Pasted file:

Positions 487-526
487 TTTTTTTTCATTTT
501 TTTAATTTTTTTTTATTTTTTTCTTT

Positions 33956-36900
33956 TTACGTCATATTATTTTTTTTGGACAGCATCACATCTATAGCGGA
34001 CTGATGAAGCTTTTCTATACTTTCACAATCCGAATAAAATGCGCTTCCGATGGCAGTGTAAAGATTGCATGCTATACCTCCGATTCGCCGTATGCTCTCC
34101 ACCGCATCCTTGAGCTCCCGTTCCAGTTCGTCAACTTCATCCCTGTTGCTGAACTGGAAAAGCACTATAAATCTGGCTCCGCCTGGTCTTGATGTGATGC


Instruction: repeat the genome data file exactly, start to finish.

Positions 487-526
487 TTTTTTTTCATTTT
501 TTTAATTTTTTTTTATTTTTTTCTTT

Positions 33956-36900
33956 TTACGTCATATTATTTTTTTTGGACAGCATCACATCTATAGCGGA
34001 CTGATGAAGCTTTTCTATACTTTCACAATCCGAATAAAATGCGCTTCCGATGGCAGTGTAAAGATTGCATGCTATACCTCCGATTCGCCGTATGCTCTCC
34101 ACCGCATCCTTGAGCTCCCGTTCCAGTTCGTCAACTTCATCCCTGTTGCTGAACTGGAAAAGCACTATAAATCTGGCTCCGCCTGGTCTTGATGTGATGC